Beyond trying to spot these indicators through a loupe, what can consumers do to protect themselves from paying thousands for a ruby worth $1.50 per carat?
Ask the person you’re buying from straight out: “This is not one of those glass composite rubies, is it?” They should be willing to write, “This is a genuine ruby, not a composite” on the sales receipt. Because that’s what they told you. If they’re not willing to put that in writing, my advice is: Run, do not walk, run to another source, because this one is not reliable. He or she is either ignorant or dishonest. Those are the only two possibilities.
They’re being sold at Macy’s. I did a segment on this for Good Morning America in December because Macy’s was selling “ruby” jewelry for $3,400-5,000 when the wholesale value of the stones was less than $100. I don’t believe Macy’s buyers have done it knowingly, but a lot has come out about these composites in the trade press since then. I went into a Macy’s a few weeks ago and that jewelry was still there.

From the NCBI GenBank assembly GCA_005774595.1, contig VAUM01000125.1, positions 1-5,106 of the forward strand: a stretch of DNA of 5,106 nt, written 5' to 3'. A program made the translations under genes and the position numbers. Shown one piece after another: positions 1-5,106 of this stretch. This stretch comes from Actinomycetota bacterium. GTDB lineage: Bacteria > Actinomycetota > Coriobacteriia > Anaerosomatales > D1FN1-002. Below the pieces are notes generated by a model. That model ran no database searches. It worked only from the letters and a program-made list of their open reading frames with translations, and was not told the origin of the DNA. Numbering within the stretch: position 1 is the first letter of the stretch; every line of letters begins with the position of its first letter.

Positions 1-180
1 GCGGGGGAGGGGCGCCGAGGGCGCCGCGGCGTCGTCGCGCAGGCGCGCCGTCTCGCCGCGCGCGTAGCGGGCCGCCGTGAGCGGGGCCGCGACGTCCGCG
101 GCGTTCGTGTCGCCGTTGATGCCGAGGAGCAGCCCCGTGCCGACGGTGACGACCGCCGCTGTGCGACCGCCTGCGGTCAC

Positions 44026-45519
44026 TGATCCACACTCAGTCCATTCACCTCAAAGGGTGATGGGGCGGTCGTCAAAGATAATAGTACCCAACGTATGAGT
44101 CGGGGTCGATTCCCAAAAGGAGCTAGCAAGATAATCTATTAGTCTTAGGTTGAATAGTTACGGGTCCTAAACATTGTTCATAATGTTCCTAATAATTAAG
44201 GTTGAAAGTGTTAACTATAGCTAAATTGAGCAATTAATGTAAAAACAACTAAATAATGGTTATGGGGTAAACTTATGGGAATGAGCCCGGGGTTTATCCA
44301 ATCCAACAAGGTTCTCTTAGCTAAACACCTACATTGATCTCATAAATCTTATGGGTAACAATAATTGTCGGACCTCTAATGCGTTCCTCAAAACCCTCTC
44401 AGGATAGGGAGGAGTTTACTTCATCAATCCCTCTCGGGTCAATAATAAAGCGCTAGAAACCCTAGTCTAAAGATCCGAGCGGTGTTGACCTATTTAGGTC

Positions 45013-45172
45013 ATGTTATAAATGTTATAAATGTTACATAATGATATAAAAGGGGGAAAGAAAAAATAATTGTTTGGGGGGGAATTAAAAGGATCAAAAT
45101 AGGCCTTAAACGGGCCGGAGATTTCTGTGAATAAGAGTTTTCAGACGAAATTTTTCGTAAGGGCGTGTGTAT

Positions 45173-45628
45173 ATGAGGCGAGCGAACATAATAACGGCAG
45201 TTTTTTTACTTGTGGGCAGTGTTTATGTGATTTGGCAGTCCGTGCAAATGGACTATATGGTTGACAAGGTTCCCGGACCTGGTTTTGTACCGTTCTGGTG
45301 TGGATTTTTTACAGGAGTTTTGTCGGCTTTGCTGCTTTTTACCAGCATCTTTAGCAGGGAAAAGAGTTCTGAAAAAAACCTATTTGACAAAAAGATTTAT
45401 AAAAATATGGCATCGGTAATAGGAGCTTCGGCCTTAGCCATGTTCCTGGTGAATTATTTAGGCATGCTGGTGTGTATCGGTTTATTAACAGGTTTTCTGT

Is there a place for composite rubies?
I think there’s a market for it. It looks more like real ruby than most synthetic rubies do, so it gives somebody who can’t afford a ruby a wonderful alternative. I wouldn’t recommend mounting them in gold and diamonds but set in sterling or plated metal, maybe surrounded by CZs, and you’d have a very pretty, very inexpensive piece of jewelry.
I noticed today that JTV is selling this, calling it “hybrid ruby” and explaining what it is. They’re pricing it at a few dollars a carat, about $50-74 per stone. At that price, it’s one thing. At $1000 or $2000 or $5000, it’s a totally different thing. Apparently, when you buy this from JTV, you get a booklet that tells you what it is and how to care for it. Take it off before you do the dishes, for example, because Dawn dish-washing detergent will destroy it. So will lemon juice and any number of household chemicals.
Find out more about ruby composites and other gemstone treatments in the latest edition of Colored Gemstones: The Antoinette Matlins Buying Guide.